The deck in front of her had a black metal railing, covered with overflowing vines of bright red bougainvillea. She imagined herself on that deck, sitting in a soft chair and sleeping in the sunshine. Would she feel comfortable, she asked herself? She was, after all, only a visitor. Maybe, however, one day, she might live here. Maybe.

Her gaze moved to two very tall, very thin palm trees poking their heads above the street, their leaves flopping gently back and forth in the ocean breeze. They waved mysteriously to Holly. In her imagination, they were comforting her in her sadness, and she found herself smiling at them, trying her best to send back warm thoughts.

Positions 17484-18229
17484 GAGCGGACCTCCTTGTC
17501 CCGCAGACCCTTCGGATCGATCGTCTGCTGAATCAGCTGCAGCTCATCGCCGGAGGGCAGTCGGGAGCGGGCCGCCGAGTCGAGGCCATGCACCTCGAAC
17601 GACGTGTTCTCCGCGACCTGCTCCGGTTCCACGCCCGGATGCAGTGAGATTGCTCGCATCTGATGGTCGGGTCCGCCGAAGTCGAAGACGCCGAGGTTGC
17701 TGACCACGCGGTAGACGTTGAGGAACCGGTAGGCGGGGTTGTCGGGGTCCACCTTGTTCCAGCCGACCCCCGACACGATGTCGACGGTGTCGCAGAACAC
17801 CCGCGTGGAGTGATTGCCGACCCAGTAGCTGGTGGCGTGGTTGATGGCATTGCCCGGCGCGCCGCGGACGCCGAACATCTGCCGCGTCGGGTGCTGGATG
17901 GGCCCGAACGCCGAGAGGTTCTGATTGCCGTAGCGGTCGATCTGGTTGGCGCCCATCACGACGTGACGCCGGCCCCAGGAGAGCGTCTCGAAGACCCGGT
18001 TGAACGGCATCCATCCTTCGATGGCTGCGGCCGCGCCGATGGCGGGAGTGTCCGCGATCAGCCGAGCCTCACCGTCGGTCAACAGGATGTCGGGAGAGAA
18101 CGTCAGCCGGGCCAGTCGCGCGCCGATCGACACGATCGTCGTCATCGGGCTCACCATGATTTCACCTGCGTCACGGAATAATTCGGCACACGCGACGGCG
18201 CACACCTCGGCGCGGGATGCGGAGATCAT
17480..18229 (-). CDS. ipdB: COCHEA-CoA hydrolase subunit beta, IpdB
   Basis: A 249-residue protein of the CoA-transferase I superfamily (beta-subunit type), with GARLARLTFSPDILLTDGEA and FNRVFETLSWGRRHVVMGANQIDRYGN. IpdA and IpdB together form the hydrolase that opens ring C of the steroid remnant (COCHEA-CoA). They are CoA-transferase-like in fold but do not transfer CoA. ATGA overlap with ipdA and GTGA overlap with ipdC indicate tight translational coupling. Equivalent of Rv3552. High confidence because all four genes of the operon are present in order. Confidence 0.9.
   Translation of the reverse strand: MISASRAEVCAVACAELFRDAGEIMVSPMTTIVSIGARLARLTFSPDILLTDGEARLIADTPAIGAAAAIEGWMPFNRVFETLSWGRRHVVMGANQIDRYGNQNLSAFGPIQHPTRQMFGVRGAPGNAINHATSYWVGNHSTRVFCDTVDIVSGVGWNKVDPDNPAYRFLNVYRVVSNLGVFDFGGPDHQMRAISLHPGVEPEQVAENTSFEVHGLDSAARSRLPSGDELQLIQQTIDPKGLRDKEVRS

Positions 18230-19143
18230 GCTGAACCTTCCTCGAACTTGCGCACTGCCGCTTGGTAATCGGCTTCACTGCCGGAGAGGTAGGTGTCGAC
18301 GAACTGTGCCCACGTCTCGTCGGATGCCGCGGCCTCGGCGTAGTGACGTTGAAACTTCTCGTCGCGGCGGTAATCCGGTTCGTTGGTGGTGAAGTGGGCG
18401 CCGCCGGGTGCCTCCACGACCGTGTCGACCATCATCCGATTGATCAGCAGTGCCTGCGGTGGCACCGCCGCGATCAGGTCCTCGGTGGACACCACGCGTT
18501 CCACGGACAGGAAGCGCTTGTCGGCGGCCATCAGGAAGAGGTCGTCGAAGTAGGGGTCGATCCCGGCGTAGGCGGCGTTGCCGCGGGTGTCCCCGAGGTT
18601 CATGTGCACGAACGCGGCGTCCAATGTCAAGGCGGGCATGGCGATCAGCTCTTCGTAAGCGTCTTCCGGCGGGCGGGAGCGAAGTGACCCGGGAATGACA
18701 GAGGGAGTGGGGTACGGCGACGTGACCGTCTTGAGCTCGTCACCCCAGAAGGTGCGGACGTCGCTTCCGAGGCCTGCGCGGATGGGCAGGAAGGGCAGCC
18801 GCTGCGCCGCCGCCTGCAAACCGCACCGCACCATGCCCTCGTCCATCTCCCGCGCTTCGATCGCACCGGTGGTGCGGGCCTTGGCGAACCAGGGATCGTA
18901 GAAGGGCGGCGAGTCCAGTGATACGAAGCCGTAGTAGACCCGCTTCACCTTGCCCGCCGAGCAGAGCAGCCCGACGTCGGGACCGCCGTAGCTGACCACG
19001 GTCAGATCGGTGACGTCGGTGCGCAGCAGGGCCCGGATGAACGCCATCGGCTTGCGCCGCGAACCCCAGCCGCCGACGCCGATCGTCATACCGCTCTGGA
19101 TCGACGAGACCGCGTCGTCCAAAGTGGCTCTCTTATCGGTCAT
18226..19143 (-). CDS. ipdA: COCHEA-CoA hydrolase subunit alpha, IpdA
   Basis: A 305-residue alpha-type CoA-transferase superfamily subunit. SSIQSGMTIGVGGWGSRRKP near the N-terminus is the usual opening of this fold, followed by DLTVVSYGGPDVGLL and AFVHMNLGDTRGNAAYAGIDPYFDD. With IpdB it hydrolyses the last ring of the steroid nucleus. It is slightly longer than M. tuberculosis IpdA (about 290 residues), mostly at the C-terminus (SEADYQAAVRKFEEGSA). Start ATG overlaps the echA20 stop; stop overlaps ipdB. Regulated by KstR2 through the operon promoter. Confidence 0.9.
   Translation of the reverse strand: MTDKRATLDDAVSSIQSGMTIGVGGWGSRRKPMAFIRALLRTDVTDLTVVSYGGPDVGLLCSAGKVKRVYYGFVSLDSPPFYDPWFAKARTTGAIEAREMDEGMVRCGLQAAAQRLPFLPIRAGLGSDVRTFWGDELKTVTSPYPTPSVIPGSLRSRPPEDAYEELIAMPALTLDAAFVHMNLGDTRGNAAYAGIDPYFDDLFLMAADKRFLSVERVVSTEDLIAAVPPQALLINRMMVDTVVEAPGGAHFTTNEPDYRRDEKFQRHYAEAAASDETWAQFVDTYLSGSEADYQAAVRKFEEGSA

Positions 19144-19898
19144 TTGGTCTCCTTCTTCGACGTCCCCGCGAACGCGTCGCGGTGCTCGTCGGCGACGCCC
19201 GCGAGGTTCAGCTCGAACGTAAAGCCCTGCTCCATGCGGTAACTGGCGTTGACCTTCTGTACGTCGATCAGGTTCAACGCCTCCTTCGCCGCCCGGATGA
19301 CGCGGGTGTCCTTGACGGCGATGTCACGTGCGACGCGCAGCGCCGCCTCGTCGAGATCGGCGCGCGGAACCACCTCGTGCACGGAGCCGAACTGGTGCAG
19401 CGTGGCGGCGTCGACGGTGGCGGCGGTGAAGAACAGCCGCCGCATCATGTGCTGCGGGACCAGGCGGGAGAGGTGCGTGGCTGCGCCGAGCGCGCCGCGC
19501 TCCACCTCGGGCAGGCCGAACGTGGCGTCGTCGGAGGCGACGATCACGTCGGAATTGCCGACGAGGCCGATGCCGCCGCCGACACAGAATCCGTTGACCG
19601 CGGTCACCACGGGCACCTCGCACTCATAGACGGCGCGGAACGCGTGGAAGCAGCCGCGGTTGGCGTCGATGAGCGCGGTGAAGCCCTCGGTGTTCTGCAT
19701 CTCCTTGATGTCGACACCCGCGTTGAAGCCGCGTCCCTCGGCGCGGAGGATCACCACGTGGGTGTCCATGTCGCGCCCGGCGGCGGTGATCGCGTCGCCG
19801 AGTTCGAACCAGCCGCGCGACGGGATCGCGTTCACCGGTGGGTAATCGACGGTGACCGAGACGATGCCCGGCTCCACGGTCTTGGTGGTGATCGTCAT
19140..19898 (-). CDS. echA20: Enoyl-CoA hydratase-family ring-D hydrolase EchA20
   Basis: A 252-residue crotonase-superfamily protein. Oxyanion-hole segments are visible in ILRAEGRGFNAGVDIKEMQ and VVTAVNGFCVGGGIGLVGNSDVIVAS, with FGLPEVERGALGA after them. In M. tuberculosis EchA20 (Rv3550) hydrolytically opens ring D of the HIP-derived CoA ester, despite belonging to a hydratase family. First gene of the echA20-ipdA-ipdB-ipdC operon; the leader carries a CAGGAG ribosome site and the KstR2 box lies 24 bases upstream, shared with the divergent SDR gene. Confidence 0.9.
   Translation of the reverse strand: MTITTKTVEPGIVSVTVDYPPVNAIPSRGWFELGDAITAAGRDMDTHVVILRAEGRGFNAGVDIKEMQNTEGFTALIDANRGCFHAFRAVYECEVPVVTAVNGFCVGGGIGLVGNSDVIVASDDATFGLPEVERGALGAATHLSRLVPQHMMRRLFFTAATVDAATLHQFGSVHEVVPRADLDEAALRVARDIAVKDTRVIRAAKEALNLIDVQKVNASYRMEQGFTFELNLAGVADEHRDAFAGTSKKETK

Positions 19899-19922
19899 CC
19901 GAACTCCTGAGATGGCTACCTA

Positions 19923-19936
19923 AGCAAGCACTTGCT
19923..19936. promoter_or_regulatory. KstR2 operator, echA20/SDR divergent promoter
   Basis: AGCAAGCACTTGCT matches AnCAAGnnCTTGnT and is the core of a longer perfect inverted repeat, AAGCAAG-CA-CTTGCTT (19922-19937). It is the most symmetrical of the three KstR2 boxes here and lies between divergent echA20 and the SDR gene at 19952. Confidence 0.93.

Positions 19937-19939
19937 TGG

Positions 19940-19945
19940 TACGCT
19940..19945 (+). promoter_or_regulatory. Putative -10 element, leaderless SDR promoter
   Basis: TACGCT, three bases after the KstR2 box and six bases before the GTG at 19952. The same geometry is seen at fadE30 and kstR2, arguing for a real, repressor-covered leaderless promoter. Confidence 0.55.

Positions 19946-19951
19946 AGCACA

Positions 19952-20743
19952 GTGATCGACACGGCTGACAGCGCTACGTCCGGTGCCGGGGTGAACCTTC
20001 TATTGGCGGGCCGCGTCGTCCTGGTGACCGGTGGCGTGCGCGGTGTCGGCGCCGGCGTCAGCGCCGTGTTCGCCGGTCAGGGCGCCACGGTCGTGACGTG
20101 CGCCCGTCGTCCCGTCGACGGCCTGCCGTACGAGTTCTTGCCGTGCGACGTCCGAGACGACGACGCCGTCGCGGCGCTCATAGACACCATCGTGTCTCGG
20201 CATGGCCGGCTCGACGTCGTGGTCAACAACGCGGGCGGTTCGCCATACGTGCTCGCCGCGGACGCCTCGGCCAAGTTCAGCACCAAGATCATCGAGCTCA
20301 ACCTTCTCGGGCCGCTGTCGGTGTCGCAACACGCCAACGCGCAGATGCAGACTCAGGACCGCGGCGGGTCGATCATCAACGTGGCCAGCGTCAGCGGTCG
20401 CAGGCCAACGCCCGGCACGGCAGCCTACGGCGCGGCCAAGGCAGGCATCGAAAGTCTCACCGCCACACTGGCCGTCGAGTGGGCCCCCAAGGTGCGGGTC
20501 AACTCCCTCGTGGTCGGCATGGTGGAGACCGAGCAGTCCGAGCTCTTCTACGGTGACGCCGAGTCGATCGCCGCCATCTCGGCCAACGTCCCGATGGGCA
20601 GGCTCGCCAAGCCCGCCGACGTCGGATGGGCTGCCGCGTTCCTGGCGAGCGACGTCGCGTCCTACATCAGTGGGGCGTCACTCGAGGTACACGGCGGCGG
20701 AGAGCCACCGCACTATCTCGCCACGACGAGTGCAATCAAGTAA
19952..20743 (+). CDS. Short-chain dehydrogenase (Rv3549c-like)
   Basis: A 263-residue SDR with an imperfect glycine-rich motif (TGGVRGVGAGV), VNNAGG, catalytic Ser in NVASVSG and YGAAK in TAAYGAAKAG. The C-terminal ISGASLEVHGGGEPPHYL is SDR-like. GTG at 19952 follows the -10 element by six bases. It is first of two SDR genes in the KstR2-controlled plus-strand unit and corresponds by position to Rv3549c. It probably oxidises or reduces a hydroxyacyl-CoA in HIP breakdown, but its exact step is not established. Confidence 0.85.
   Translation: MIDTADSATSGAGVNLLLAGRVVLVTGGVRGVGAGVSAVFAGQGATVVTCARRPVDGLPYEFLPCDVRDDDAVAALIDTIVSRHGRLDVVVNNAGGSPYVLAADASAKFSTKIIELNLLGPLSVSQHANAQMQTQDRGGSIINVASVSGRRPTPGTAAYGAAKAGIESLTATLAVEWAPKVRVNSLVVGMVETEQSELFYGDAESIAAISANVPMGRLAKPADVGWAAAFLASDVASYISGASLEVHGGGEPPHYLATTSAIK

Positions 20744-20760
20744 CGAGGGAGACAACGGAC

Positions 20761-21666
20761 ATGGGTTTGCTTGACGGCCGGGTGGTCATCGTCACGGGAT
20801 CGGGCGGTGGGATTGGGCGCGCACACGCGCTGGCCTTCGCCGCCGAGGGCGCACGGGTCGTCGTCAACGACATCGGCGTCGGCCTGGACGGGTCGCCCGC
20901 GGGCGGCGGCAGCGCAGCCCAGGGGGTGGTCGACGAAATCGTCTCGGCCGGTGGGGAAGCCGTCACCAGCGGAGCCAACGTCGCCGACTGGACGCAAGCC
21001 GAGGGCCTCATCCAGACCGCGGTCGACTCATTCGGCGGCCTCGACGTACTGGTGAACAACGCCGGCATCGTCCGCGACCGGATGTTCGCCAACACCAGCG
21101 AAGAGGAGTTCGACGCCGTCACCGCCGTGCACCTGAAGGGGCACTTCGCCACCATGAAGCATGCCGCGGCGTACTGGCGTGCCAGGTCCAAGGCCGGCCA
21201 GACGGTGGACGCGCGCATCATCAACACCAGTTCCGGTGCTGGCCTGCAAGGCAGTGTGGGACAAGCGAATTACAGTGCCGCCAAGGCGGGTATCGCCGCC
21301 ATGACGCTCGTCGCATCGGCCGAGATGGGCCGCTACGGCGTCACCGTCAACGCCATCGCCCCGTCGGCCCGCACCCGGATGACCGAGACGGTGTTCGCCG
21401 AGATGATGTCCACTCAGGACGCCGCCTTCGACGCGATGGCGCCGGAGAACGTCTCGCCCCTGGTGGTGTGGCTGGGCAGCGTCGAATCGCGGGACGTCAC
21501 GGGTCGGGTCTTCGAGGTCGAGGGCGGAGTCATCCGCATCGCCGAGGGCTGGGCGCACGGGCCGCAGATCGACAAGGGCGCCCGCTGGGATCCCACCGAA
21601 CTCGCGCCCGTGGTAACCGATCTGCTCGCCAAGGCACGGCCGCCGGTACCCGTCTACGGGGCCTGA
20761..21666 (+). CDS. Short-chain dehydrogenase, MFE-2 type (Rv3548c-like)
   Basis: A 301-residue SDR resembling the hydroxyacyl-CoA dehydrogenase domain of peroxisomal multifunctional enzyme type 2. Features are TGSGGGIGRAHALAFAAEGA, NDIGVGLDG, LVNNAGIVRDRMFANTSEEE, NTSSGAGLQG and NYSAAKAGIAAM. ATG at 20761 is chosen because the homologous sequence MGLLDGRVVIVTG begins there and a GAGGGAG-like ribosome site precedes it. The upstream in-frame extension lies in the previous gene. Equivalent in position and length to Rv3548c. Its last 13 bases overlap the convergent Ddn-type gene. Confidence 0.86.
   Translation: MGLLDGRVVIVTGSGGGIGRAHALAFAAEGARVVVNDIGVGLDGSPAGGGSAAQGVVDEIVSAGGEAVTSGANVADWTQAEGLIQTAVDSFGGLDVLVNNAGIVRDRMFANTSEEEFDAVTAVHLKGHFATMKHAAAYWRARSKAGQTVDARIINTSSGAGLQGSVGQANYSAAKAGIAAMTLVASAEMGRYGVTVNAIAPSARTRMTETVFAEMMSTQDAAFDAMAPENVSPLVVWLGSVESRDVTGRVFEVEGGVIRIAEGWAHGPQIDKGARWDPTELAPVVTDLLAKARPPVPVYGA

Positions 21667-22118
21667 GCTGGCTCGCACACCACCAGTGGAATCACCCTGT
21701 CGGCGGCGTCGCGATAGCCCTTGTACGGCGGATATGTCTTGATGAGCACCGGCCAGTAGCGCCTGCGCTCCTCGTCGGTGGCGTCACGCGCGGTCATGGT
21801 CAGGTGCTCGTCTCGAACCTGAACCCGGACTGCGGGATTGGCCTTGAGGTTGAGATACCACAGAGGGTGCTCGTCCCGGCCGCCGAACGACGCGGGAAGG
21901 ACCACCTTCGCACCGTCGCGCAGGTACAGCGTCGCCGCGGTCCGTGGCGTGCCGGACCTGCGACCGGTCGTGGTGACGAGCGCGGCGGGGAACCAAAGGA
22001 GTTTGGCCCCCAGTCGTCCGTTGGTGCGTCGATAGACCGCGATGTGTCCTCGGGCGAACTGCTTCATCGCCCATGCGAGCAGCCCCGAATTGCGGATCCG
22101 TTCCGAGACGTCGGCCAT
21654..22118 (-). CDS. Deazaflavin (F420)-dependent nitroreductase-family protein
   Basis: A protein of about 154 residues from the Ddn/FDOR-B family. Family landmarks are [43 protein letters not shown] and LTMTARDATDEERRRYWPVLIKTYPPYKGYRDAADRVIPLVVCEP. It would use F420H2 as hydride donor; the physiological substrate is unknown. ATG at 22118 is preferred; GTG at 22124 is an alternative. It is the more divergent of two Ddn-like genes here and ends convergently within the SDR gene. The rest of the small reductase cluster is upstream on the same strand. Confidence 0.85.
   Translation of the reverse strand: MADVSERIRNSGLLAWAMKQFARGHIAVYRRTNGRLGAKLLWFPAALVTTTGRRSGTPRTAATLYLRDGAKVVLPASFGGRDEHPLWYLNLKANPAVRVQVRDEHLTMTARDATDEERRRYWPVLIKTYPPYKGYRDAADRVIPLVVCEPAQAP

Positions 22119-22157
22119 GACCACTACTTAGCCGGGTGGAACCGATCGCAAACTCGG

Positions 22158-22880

She struggled to pull back her awareness and to focus. She wanted so much to settle her mind. She was able to do so for a moment, but then the enormity of where she was and what had happened took away her breath and her feelings, replacing both with a single thought:

How did I get here? How did I ever get here?

She thought back to when she first met Henry. It was at a weekly dance. Holly had been swing dancing for some time and had a lot of experience. Her movements were fluid and she could follow well. Thus, unlike many of the other women, she enjoyed dancing with most everyone, and she always seemed to have a big smile on her face.

Henry had come over to her and asked her to dance. She hadn't really noticed him before. He was taller than her, but only of medium height. She looked at him carefully. He was cute, but not handsome. She had a feeling about him. In some indefinable way he looked, well... he looked smart, perhaps even very smart. He seemed to have confidence, but she could also sense an undercurrent of self-doubt.